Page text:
Some people believe that it is enough just to work with a good screen. This is only partially true. Of course, a good display is what we always should start with. In my opinion, for work with photos a good monitor is even more important than a powerful computer or software. If you are a photographer, it is wise not to save money with it. You may not buy Adobe Photoshop and use GIMP instead, your computer may be old and slow because you have no budget for an upgrade. In that case you will just need more time to work with your images if the processor is slow or the software is not very sophisticated — but the results will still be good. Things may be completely different when your monitor is a crap. When you work on an image you make it look good on your screen. Making an image match a bad display does not guarantee that it will appear good when the monitor is of top-quality. When first-class monitors cost 2.000 – 4.000 €, you wouldn’t do anything wrong if you pay at least 500 – 700 € for a monitor — which will be if not excellent then at least just good. Further discussion of the requirements that a monitor of a photographer has to meet would exceed the scope of this article, so I would not elaborate on them here. The quality and technical features of a monitor correspond roughly to its price, i.e. you can normally expect from a monitor that costs at least 500 € it will be good enough for image processing.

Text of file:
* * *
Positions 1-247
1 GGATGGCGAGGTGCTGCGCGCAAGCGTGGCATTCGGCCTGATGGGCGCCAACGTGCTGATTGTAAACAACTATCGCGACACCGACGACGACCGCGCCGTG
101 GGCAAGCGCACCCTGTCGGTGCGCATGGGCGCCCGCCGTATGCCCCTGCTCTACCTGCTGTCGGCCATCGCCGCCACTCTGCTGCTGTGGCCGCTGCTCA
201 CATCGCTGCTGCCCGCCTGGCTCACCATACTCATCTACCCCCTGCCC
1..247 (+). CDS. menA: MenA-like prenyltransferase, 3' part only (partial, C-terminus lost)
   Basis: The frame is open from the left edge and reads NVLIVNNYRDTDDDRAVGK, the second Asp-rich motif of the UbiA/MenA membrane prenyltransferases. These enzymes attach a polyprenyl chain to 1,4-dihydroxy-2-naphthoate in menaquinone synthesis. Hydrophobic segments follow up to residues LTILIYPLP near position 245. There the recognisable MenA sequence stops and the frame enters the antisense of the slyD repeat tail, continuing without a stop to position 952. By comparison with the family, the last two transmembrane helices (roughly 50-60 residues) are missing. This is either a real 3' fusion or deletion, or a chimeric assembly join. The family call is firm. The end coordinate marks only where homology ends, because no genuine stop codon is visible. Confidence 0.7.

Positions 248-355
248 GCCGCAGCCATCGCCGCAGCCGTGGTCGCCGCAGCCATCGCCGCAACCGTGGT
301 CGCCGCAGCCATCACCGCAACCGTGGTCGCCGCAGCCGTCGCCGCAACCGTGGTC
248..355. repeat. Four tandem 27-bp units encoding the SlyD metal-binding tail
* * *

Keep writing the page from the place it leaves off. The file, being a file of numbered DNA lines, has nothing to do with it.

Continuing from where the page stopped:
The next step will be to install a colour profile for the monitor. The best way is to create a customized one as we discussed above.

2. Persevere the colour managed workflow.